I am happy to reproduce here a piece that was originally published in ‘Pragati’ – the magazine of the Takshashila Institution in January this year. The original is here.
An epitaph for central banking
by V Anantha Nageswaran — January 23, 2015 5:45 pm
The world needs to be prepared for the possibility that from 2015 onwards, global growth disappoints and asset markets become increasingly volatile as a prelude to commencing their long overdue decline.
IMF revises global growth down
The International Monetary Fund (IMF) cut the global GDP growth forecast for 2015 by 0.3 percent from 3.8 percent to 3.5 percent percent. It is just the beginning of the year and hence this is just the beginning for downward forecast revisions for global growth. It has just started.
There is plenty of room for further downgrades. One, the Eurozone growth forecast has only been marginally revised down from 1.3 percent to 1.2 percent for this year. There is plenty of room to go down, there. Second, the Fund has raised its growth forecast for the US from 3.1 percent to 3.6 percent for this year. That is excessive. 3.1 percent was on the borderline between moderation and excessive optimism. Consensus optimism on the U.S. economy and the U.S. dollar is founded on flimsy grounds. Just because all other patients in a hospital are in coma, the ones who are awake do not necessarily become healthy. Optimism on the US economy is somewhat similar to this flawed logic.
The Fund pencils in a growth rate of 6.8 percent (revised down from the forecast of 7.1 percent made in October) for China this year falling to 6.3 percent in 2016. In the case of India, it foresees the opposite happening. It forecasts economic growth of 6.3 percent this year (2015-16 actually) and 6.5 percent in 2016-17. There is room for upgrade in the case of India, especially for 2016-17 and room for downgrade in the case of China for this year and next.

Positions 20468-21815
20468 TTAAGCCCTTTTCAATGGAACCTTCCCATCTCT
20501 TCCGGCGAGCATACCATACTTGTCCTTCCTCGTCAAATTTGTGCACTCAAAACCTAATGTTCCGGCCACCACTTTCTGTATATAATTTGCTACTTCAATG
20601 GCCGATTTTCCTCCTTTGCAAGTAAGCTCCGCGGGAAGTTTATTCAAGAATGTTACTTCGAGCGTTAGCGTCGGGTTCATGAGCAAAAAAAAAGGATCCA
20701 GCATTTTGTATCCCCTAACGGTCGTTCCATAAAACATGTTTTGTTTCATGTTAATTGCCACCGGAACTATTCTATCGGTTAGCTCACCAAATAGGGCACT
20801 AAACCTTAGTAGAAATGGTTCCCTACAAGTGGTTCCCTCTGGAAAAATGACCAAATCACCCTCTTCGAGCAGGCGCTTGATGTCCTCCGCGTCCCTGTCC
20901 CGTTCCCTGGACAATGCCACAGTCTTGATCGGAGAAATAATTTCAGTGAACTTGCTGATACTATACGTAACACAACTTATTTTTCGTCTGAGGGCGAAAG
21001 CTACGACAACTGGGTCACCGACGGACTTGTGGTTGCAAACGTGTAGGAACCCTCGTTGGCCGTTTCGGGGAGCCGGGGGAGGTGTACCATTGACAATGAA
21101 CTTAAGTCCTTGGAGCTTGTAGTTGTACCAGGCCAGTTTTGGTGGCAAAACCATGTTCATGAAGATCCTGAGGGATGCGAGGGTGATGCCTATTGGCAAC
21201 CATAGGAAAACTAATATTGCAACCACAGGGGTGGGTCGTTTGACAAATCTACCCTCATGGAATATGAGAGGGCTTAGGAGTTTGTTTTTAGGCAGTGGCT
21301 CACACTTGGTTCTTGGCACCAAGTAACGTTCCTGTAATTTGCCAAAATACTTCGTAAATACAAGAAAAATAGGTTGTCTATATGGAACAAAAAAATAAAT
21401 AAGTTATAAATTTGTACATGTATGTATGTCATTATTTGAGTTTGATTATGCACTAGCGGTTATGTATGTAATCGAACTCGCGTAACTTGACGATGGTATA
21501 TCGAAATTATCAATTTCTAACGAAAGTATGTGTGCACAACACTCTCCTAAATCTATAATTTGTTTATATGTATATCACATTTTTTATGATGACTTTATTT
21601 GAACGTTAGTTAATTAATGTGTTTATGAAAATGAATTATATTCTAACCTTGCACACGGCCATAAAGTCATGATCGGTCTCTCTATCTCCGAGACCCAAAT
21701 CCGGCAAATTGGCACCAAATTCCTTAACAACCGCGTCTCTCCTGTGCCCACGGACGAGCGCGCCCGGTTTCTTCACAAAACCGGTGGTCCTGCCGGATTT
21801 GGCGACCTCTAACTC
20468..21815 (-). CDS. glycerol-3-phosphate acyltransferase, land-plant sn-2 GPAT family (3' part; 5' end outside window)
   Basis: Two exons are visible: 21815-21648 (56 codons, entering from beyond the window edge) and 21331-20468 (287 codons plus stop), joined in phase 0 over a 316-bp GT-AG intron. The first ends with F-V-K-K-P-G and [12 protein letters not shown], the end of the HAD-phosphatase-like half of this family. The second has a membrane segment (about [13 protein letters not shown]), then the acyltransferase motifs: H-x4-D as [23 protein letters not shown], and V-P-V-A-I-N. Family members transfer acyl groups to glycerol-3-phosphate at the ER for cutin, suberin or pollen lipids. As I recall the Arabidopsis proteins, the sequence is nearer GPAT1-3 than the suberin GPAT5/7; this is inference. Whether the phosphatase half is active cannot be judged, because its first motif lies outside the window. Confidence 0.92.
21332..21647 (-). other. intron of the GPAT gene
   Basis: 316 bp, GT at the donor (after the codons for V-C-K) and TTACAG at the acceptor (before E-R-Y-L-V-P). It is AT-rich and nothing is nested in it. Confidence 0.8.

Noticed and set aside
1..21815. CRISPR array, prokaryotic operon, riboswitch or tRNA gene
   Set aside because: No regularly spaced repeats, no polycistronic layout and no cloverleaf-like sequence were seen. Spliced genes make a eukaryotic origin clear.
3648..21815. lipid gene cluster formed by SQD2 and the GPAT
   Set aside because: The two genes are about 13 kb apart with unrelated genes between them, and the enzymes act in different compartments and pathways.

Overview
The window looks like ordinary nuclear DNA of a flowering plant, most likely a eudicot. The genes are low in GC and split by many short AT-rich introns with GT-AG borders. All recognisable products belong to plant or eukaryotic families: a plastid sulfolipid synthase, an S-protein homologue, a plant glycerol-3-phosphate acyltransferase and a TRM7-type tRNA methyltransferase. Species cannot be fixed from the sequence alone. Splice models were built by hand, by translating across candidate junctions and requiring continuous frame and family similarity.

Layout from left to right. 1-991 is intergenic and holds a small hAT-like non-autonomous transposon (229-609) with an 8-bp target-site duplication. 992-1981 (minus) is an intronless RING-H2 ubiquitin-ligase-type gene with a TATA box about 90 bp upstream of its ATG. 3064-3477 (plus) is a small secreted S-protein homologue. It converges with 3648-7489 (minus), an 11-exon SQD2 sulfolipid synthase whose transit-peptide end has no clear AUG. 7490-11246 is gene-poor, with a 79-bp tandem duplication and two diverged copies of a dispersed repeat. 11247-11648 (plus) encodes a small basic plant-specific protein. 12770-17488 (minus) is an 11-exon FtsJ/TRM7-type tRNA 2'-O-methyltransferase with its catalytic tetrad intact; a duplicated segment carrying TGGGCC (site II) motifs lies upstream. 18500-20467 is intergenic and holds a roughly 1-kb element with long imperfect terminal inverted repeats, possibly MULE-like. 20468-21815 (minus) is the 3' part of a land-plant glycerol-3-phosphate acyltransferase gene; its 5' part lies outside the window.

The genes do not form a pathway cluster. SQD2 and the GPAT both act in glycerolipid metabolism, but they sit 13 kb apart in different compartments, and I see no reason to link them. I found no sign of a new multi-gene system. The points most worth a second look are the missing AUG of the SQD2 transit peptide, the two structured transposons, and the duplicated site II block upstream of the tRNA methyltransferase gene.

Our view is that there is complacency about US growth and smugness about China soft landing among economists. If China were serious about reforms, near-term economic pain is inevitable and may even be desirable. If China were not serious about reforms, then these forecasts may be too conservative but a hard landing sometime not far in the future is a very real risk.
Recent growth record was exceptional
We have long held the view that the global economy was due for a serious downturn. The crisis of 2008-09 could have been one. Massive policy intervention prevented it from becoming a deep and prolonged economic slowdown. Now, some are beginning to view it as a mixed blessing. We are more forthright. That would prove very costly. Thanks to the steadily declining rates of interest from the 1980s onwards, the world was awash with overinvestment in the wrong areas. They needed to be purged for the next, lasting economic expansion to begin. Governments and central banks never allowed that. Capitalism is dead without creative destruction. Policy intervention in the aftermath of the 2007-09 crisis did not save capitalism but only prepared the burial ground for it.
The growth record of the world economy, particularly that of the United States from 1982 until 2007, began to be taken for granted. The US economy suffered brief and inconsequential recessions in 1990-91 and in 200-01. Therefore, confidence grew in the minds of policymakers that economic cycles had been tamed. That was to prove wrong in 2007-09. Yet, the smugness has gone away. No responsible policymaker considered the possibility that the world economy might have experienced a one-off serendipitous combination of favourable factors that led to a quarter century of (nearly) uninterrupted economic expansion, principally in the US and largely in the global economy, thanks to the rise of China and India as well.
Further, the massive economic growth of the 1982-2007 period in the world economy was also largely due to the rise in global debt accompanied by financialisation of the world economy and globalisation. Recently, Bloomberg produced an animation chart that shows the average world temperatures for the last six to seven decades. New records in global temperatures were set with alarming regularity since 1980. It is no coincidence. The rapid rise in global temperatures was an inevitable consequence of rapid economic growth globally accompanied by rising use of fossil fuels.
In other words, much of the global growth of the last three decades borrowed from future growth. Payback time arrived in 2008. However, we managed to avoid making the payment. Policymakers are still trying to prolong the growth story, even while it is becoming increasingly evident that it is both infeasible and unsustainable.
Futile and wrong about growth
McKinsey Global Institute has said that global growth would slow from the average 3.6 percent of the last fifty years to 2.1 percent in the next 50 years mainly due to lower growth of labour force. However, it argues productivity growth could be ramped up to make up for low to non-existent labour growth. They acknowledge that inequality has risen in the last fifty years. However, they seem to be ignoring the very real possibility that the global environment is ill-equipped to handle further economic growth and that natural resources such as water are stretched thin in several parts of the world, most notably in Asia.